Analysis Of The Book ' Citizen Kane ' And Existential Nihilism

1378 Words Oct 28th, 2016 6 Pages
Losing What He Never Had;
Citizen Kane and Existential Nihilism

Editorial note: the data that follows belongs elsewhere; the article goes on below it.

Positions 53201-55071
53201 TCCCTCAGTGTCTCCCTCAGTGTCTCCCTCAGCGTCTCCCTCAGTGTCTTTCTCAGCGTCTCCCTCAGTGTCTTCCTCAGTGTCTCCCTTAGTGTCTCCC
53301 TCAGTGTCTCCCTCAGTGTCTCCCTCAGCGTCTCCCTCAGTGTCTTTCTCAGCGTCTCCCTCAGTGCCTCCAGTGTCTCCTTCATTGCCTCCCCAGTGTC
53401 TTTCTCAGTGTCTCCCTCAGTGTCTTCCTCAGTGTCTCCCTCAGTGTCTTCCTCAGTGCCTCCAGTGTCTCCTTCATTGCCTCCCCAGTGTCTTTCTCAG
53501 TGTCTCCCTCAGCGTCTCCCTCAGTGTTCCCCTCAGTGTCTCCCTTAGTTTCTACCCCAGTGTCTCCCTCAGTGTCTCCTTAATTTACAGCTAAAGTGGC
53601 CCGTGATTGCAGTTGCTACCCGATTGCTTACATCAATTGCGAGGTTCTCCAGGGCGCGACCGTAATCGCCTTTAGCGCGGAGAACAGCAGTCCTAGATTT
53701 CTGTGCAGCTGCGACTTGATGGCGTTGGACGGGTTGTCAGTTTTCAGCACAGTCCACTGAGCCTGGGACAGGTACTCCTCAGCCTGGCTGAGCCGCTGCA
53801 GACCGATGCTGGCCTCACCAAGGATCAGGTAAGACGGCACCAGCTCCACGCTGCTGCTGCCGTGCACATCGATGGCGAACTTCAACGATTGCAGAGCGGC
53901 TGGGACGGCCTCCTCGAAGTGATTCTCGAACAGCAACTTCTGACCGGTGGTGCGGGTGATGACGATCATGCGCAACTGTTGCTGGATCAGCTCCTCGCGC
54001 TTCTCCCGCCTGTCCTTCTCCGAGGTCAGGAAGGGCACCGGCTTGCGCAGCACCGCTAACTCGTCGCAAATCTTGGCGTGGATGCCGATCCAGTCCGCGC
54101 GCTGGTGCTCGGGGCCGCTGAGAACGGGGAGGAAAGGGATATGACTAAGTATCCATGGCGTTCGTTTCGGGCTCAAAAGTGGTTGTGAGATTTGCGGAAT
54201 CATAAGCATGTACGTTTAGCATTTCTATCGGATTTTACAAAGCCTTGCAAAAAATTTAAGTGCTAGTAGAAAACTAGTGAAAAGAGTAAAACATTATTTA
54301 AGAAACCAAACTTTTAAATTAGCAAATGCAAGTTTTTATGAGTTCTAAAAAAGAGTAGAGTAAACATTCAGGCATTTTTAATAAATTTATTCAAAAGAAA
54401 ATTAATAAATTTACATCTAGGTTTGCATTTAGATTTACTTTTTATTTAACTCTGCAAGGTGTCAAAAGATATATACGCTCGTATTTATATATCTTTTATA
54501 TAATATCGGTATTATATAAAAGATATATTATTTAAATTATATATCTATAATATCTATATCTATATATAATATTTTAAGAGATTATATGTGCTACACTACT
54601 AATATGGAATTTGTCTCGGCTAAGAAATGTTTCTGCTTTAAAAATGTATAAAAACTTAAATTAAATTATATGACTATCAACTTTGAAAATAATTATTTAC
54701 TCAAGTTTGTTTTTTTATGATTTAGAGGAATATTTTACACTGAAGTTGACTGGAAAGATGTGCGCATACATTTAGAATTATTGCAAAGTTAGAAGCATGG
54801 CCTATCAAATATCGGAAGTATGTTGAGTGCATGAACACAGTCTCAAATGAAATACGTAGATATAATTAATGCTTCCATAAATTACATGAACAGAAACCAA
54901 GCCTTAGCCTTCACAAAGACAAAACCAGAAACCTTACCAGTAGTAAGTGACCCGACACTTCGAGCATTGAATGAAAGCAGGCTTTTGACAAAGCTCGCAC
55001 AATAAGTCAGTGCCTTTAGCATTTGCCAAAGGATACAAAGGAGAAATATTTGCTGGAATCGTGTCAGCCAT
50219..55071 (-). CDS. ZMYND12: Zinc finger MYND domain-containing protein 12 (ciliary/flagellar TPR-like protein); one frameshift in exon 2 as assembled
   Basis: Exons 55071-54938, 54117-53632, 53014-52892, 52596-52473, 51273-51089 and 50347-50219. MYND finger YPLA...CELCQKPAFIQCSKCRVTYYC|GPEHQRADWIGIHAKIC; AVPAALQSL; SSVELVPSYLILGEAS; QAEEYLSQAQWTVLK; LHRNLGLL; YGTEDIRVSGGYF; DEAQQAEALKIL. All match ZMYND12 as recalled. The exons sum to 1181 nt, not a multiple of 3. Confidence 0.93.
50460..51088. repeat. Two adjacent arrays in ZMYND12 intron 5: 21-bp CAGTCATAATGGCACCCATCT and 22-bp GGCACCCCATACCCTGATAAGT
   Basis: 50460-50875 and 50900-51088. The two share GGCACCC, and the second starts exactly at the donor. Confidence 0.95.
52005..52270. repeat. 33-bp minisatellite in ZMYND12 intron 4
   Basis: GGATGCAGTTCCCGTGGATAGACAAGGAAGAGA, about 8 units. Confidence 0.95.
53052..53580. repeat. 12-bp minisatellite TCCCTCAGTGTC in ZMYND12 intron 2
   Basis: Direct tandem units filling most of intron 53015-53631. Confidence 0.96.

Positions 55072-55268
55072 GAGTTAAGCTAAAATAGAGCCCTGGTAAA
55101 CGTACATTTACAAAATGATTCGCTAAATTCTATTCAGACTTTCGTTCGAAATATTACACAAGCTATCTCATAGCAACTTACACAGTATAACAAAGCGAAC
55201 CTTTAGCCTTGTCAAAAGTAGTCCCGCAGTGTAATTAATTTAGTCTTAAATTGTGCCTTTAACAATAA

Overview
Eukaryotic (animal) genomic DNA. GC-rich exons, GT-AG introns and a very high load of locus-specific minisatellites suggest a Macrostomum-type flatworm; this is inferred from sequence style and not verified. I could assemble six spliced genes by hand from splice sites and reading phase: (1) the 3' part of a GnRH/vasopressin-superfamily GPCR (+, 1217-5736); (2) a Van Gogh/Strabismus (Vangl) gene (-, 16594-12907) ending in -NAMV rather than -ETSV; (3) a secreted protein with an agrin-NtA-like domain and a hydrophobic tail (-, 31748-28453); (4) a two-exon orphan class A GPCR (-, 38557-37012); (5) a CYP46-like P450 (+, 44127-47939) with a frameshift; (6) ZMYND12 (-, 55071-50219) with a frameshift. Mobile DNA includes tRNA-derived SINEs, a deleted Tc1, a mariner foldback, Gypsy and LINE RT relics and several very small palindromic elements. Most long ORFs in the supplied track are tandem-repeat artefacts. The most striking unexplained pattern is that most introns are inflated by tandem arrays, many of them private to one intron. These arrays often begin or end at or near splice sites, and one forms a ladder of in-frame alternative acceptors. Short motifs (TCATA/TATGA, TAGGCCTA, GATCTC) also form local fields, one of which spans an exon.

Joseph Lyons In George Orwell’s Citizen Kane, the audience is brought to consider the life of Charles Foster Kane. By examining the flashpoint events of his life through several people’s retold memories, the movie shows that the titular Kane is unable to see, till the very end, how empty his life was. When the epiphany of his own shallowness finally occurs, it is at the very end. Charles Foster Kane constantly sought either power for himself or to distract himself from the purposelessness of his life. Kane’s predicament is partially described by Blaise Pascal’s in Pensées: “I have discovered that all the unhappiness of men arises from one single fact, that they cannot stay quietly in their own chamber. A man who has enough to live on, if he knew how to stay with pleasure at home, would not leave it to go to sea or to besiege a town… Whatever condition we picture to ourselves, if we muster all the good things which it is possible to possess, royalty is the finest position in the world. Yet, when we imagine a king attended with every pleasure he can feel, if he be without diversion, and be left to consider and reflect on what he is, this feeble happiness will not sustain him; he will necessarily fall into forebodings of dangers, of revolutions which may happen, and, finally, of death and inevitable disease; so that if he be without what is called diversion, he is unhappy, and more…

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